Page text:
The American psychologist Jerome Bruner, strongly influenced by the work of Russian psychologist Lev Vygostky, further developed and applied his ideas in the field of education. Bruner declared that Vygotsky has convinced him about the impossibility of understanding the concept of human development in any other way than as a process of assistance, of collaboration between child and adult, where the adult is taking up the role of a sociocultural mediator. Due to its distinct features, we consider the theory to be a sociocultural constructivist one.

Bruner believed that when children start to learn new concepts, they need help from teachers and other adults in the form of active support. To begin with, they are dependent on their adult support, but as they become more independent in their thinking and acquire new skills and knowledge, the support can be gradually faded. This form of structured interaction between the child and the adult is reminiscent of the scaffolding that supports the construction of a building. It is gradually dismantled as the work is completed.

In a very specific way, scaffolding represents a reduction in the many choices a child might face, so that they become focused only on acquiring the skill or knowledge that is required. The simplistic elegance of Brunerís sociocultural theory means that scaffolding can be applied across all sectors, for all ages and for all topics of learning.

Principles of the learning process:

1.     Instruction must be concerned with the experiences and contexts that make the student willing and able to learn (readiness).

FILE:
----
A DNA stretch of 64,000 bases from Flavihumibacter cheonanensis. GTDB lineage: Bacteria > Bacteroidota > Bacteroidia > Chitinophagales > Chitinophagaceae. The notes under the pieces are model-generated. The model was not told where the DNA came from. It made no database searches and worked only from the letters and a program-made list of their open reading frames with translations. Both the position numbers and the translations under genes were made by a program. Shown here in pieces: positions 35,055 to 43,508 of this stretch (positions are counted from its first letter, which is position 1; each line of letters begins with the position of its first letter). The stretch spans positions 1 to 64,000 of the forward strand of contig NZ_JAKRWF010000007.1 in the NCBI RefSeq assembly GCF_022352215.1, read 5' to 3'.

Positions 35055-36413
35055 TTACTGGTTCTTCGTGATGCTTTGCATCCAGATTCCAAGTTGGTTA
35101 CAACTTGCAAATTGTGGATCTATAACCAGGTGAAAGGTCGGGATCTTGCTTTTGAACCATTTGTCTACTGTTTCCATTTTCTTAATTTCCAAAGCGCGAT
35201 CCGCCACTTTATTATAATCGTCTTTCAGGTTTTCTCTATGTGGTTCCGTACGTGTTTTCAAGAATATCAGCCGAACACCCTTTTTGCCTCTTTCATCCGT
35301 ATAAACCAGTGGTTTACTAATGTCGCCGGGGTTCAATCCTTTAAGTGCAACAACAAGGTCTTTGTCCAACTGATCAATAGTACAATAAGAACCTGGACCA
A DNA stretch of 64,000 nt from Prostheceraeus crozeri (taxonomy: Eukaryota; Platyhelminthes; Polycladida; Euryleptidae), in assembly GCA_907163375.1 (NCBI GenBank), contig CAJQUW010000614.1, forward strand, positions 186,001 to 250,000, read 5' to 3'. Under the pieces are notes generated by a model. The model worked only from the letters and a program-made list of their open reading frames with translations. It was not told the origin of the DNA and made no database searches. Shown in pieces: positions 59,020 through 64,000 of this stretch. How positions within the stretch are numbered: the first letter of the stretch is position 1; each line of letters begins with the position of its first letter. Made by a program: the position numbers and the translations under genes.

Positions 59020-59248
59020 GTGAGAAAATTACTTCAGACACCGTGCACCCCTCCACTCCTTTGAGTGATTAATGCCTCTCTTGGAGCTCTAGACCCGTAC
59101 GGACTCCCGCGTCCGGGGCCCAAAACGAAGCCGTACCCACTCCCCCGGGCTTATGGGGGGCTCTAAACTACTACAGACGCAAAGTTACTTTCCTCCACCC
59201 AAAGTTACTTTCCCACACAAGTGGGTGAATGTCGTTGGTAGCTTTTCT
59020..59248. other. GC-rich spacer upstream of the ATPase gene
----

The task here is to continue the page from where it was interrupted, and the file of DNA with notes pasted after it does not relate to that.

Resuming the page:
2.     Instruction must be structured so that it can be easily grasped by the student (spiral organization).

3.     Instruction should be designed to facilitate extrapolation and or fill in the gaps (going beyond the information given).

4.     The progression of rewards as well as punishments


Bruner (1966) was concerned with how knowledge is represented and organized through different modes of thinking (or representation). In his research on the cognitive development of children, Jerome Bruner proposed three modes of representation:

      Enactive representation (action-based)

      Iconic representation (image-based)

      Symbolic representation (language-based)

Modes of Mental Representation

Brunerís sociocultural constructivist theory suggests it is effective when faced with new material to follow a progression from enactive to iconic to symbolic representation; this holds true even for adult learners.